There is a large movement in the US right now to buy local, in response to the difficulties that online shopping presents to local businesses.  In my own town, there is an 11% vacancy rate in our main shopping district, where 10 or 20 years ago 1-2% was typical.  The move to buy local is to support small local businesses that are valuable to the community in more ways than just what you buy there; they provide jobs and help support the local tax base among other things.

Similarly, in light of the increased dominance of eCommerce by just a few large platforms, perhaps there needs to be a similar movement to support small business websites like ours.  I believe businesses like ours provide something valuable that just wouldn’t exist if everything was dominated by Amazon.com and the likes.  Yes, it cost more to buy through our site, but it makes more sense if you purchase multiple items, and consider that when you do buy from us, you are supporting something worthwhile.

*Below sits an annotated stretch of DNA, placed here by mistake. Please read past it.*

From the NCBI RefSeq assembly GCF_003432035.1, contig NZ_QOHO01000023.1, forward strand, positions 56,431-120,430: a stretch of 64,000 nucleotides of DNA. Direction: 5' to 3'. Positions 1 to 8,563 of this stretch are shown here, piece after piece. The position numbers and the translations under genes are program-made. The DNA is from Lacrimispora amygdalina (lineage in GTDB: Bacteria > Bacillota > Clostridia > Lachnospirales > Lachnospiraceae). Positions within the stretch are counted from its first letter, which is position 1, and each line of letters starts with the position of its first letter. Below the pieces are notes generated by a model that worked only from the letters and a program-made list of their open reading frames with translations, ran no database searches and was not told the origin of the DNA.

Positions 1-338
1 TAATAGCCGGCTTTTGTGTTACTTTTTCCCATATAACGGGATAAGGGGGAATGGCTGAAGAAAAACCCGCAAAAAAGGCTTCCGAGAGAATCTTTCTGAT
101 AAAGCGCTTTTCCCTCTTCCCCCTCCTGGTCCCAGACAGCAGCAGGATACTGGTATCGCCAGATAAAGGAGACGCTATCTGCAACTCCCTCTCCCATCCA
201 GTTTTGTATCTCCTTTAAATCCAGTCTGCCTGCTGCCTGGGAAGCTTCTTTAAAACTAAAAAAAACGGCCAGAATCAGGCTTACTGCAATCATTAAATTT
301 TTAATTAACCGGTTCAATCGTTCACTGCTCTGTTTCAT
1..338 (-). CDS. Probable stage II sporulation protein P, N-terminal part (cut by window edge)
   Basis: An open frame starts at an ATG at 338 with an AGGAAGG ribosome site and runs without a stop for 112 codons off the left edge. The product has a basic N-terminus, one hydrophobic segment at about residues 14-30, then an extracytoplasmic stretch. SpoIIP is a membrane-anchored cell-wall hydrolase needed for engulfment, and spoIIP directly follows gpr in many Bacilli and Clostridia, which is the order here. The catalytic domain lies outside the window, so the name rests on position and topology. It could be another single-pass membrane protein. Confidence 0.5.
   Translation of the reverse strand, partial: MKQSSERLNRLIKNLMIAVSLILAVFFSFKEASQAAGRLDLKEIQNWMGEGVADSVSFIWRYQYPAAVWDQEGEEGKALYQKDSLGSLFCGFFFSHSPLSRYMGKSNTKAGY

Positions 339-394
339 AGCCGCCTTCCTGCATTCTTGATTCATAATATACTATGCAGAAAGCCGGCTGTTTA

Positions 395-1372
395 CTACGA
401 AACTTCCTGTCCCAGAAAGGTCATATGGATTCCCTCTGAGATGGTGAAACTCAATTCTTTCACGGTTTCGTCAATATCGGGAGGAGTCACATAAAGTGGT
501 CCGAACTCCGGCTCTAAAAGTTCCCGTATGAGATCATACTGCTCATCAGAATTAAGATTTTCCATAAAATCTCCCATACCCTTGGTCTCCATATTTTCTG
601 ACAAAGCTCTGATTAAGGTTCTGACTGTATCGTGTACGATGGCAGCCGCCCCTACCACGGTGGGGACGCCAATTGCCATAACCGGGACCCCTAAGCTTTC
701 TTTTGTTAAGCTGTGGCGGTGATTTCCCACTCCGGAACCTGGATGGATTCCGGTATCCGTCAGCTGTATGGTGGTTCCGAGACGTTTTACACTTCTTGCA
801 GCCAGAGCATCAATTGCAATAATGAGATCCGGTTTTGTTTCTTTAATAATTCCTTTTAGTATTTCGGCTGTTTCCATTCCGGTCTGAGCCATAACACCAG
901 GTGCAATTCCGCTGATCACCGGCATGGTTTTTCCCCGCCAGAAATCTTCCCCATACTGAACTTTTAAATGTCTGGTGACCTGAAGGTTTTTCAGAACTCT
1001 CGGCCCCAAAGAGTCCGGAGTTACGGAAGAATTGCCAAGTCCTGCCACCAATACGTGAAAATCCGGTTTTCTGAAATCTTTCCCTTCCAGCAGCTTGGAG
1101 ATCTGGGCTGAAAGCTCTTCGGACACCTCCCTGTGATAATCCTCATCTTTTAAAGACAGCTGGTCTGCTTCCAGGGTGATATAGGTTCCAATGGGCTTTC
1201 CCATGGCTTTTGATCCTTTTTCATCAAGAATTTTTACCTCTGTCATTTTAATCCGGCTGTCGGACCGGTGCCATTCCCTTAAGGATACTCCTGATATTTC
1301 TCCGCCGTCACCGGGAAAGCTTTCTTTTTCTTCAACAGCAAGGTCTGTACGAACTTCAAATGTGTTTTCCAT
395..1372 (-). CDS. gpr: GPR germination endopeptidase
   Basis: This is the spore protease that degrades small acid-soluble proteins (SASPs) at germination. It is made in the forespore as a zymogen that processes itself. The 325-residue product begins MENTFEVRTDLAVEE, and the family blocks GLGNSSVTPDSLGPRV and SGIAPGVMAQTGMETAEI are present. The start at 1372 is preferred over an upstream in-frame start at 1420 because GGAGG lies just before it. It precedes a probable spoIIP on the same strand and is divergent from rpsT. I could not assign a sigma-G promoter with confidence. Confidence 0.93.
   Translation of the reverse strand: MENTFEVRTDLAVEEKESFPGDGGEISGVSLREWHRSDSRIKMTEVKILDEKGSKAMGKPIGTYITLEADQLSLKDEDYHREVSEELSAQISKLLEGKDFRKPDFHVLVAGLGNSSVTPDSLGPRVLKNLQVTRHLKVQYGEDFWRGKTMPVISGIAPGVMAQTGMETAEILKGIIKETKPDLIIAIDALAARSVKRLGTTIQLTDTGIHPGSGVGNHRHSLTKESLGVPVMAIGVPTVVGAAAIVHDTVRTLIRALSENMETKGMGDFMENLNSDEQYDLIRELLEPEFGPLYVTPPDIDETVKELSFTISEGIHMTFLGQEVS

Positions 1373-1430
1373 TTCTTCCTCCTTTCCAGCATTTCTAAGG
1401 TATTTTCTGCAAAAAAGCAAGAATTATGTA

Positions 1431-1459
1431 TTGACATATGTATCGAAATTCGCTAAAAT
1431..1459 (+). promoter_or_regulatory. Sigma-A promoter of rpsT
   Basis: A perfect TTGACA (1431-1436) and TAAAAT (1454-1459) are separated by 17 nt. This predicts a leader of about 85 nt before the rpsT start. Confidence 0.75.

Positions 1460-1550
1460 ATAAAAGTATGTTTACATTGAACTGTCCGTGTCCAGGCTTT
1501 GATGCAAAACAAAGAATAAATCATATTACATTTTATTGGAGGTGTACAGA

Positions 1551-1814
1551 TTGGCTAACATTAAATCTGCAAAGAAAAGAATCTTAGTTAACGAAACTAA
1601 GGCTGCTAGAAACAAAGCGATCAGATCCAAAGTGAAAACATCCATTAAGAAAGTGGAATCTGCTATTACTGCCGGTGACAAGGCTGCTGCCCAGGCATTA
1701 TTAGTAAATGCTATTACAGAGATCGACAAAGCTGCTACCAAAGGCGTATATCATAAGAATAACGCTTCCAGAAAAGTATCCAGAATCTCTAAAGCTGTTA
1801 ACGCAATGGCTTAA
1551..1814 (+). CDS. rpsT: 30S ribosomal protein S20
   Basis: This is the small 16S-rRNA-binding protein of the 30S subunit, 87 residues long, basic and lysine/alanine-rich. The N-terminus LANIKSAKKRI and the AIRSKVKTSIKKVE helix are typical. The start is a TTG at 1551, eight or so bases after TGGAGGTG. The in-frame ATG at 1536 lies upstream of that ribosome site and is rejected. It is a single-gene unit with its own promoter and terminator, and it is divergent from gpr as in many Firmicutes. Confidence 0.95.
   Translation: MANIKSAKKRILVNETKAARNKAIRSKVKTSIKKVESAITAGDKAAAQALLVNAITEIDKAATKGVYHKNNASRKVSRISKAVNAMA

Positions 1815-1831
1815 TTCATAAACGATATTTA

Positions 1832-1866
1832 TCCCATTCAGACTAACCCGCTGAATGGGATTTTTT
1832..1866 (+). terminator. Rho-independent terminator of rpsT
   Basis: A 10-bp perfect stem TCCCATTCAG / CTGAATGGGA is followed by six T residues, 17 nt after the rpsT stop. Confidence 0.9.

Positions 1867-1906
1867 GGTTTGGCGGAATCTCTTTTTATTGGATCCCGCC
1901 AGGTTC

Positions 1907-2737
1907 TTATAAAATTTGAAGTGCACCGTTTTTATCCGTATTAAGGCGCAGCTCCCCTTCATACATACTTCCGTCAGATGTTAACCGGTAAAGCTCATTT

So yes, by all means, buy local, and, when you do shop online, buy from small business websites.

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What taxation of online sales means for small businesses

Online retailers come in many varieties.

– Some sell a variety of products, and some. like ours, have a very specialized niche.
– Some online retailers have employees, and some are owner operated.
– Some are a business and some are more of a hobby.
– Some are a full time job for the business owner, and some are a side job. Some, provide no income at all.
– Some, provide products you can’t find anywhere else.

Typical small business

I got my start in this business based on a need.  We were looking for replacement handles for some old Revere Ware and couldn’t find any.  Based on our need, the fact that the company that made Revere Ware, stopped selling replacement parts three decades before we came on the scene, and the large number of Revere Ware pieces that had been sold, I presumed that there was a good opportunity.